UALP will have its second intensive this weekend. The pilot UALP group is intentionally small so that GBCA can include others in the training. While Doreen won’t be back this weekend, we will be joined by several other talented presenters. If you, or someone in your organization is interested in attending on Friday and Saturday, you can find more information and register on the GBCA website. Session topics will include interview and workplace etiquette, grant writing, and community engagement.
Finally, it is an honor to be named one of The Daily Record’s Maryland’s 2014 Top 100 Women.  What an amazing list of accomplished women including Lea Gilmore, a member of GBCA’s Board of Directors.  In other news about honors for GBCA friends, it was just announced that dancer, choreographer, and 2002 MacArthur Fellow Liz Lerman, will receive the 2014 Dance/USA Honor Award!
All the best,

Arts Advocacy and the Urban Arts Leadership Program Intensives

Advocacy efforts continue on the state and local level.  March 25th is National Arts Advocacy Day in Washington, D.C.   The Arts Action Fund and Americans for the Arts have organized talking points, and visits to Capitol Hill to focus on three points:  Encouraging President Obama and Congress to support a $155 million budget for the National Endowment for the Arts, to retain the arts in the definition of core academic subjects and to strengthen equitable access to arts education within the Elementary and Secondary Education Act, and to fully preserve tax deductions for giving  to charities.  Even if you can’t be there in person, be sure to reach out to your legislators.  Comments from constituents really do carry weight!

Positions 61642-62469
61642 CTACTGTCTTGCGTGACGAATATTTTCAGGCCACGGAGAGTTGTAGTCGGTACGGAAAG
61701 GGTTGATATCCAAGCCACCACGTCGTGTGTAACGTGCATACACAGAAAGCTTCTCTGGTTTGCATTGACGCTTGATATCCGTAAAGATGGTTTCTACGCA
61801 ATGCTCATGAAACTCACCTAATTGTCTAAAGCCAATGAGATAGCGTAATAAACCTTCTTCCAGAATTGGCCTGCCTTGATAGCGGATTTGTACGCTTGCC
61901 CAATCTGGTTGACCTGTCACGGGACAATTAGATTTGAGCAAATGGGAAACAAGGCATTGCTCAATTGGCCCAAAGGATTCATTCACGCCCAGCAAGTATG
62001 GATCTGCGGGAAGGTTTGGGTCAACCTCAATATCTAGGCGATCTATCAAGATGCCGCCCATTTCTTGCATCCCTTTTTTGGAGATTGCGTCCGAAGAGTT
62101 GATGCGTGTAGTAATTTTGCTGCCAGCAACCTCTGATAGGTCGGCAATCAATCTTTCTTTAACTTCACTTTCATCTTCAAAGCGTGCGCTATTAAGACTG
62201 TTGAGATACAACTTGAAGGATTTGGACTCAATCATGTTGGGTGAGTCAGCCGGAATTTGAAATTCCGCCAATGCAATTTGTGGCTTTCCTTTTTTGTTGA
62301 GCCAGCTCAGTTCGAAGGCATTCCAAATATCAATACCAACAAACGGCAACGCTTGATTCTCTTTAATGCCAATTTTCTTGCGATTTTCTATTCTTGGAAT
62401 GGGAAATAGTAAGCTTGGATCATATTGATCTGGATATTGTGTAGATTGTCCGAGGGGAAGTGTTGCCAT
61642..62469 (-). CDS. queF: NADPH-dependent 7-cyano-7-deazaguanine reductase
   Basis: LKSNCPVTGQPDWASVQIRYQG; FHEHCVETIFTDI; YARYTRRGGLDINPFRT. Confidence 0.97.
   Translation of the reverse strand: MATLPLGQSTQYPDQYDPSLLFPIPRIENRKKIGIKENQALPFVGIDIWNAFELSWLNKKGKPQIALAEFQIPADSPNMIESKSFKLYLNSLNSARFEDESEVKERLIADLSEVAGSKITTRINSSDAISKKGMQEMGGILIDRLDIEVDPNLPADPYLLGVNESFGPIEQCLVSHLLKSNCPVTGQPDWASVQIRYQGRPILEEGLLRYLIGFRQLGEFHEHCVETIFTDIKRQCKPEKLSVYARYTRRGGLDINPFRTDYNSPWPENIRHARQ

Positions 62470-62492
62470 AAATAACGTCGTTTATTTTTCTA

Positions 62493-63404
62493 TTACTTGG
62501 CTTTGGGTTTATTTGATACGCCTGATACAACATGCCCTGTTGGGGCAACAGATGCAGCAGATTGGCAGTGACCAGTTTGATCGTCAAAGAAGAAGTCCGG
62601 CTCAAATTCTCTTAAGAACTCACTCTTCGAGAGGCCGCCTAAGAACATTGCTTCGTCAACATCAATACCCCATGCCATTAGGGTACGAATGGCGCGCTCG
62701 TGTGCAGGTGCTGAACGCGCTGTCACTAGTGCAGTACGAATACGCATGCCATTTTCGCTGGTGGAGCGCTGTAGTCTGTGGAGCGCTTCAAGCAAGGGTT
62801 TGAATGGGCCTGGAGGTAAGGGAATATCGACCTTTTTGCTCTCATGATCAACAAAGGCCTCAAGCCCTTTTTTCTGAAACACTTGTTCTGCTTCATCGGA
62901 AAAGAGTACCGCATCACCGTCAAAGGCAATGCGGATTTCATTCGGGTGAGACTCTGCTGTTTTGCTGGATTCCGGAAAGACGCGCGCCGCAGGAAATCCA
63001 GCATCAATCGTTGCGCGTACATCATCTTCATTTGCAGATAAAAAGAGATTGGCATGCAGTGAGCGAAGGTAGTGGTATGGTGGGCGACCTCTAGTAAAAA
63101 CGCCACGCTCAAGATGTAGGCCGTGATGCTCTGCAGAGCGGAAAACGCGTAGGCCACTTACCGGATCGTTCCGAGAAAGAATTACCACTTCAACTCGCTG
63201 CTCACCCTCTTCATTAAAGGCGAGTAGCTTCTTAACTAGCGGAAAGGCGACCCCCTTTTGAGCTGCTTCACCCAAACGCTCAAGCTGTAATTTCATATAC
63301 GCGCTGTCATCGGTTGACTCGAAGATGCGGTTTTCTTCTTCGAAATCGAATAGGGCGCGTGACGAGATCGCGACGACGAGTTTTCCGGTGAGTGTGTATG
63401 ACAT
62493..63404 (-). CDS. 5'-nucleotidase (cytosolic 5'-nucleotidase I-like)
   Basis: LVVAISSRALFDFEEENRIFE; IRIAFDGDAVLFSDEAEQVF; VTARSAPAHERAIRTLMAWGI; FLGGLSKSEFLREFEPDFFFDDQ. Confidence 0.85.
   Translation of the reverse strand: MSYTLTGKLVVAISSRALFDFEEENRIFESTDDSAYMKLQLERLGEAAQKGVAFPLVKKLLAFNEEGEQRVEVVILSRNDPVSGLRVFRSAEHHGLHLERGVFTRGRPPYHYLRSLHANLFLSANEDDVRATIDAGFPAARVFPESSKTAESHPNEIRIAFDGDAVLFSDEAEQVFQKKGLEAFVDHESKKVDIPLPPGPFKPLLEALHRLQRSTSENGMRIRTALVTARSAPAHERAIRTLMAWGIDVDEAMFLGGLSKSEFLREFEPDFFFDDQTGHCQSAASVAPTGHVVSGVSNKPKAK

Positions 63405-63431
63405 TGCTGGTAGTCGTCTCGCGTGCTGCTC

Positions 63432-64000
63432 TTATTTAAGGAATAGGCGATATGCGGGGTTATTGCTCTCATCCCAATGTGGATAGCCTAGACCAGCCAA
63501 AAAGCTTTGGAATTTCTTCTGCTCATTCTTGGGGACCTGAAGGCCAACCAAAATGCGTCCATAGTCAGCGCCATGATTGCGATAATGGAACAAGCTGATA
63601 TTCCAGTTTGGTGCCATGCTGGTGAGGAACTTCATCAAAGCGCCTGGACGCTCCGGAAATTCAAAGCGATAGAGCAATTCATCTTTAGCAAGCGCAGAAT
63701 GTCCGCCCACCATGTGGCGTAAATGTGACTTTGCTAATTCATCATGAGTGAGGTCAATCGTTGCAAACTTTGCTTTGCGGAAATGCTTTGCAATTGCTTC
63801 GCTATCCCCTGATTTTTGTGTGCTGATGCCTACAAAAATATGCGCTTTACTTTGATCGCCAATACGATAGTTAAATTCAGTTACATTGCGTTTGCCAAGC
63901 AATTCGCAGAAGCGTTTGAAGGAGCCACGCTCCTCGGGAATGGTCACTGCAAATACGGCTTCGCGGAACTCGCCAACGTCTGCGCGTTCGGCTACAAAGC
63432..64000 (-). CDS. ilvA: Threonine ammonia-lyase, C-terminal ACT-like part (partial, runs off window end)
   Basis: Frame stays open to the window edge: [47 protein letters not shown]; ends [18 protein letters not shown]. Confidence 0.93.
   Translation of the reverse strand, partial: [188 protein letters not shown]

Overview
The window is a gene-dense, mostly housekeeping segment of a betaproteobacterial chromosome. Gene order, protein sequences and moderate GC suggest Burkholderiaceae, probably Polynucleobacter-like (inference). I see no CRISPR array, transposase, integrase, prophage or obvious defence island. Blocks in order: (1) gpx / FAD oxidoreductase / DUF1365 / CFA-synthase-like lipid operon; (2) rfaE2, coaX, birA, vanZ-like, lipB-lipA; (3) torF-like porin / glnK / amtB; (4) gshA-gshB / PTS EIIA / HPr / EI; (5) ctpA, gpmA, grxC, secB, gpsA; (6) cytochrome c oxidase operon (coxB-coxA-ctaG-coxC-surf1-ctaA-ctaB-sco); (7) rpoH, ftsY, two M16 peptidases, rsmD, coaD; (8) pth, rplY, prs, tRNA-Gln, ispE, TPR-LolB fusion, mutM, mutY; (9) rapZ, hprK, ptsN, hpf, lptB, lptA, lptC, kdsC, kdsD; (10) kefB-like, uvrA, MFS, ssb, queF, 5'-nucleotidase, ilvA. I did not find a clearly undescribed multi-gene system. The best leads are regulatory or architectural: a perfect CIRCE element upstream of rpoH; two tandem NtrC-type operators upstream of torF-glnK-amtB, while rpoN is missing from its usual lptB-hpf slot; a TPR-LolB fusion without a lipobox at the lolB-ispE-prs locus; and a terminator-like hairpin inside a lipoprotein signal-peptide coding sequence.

Equally important, the National Humanities Alliance Advocacy Day was held today.  There is still time to learn what you can do to support funding for the National Endowment for the Humanitiesand other critical action. The Alliance advances national humanities policy in the areas of research, education, preservation and public programs.

Have you been thinking about a profession in an arts and culture organization? GBCA is working with David Mitchell on the pilot of the Urban Arts Leadership Program (UALP)and our first opportunity to experience the intensive training comes over the next two weekends.

UALP aims to diversify and strengthen cultural organizations by connecting emerging and aspiring arts administrators to resources and professional training that will help position them as leaders. The program is open to all participants with a particular focus on serving emerging leaders of color. Join us on March 14-15th or March 21-22nd for the program’s first intensives. Topics, including Interviewing, Group Dynamics, Team Building, Work Place Etiquette and Community Engagement will be led by facilitators Doreen Bolger, Kristina Berdan, and Kibibi Ajanku. Participation is free, but space is limited. You can find more information and register here.

All the best,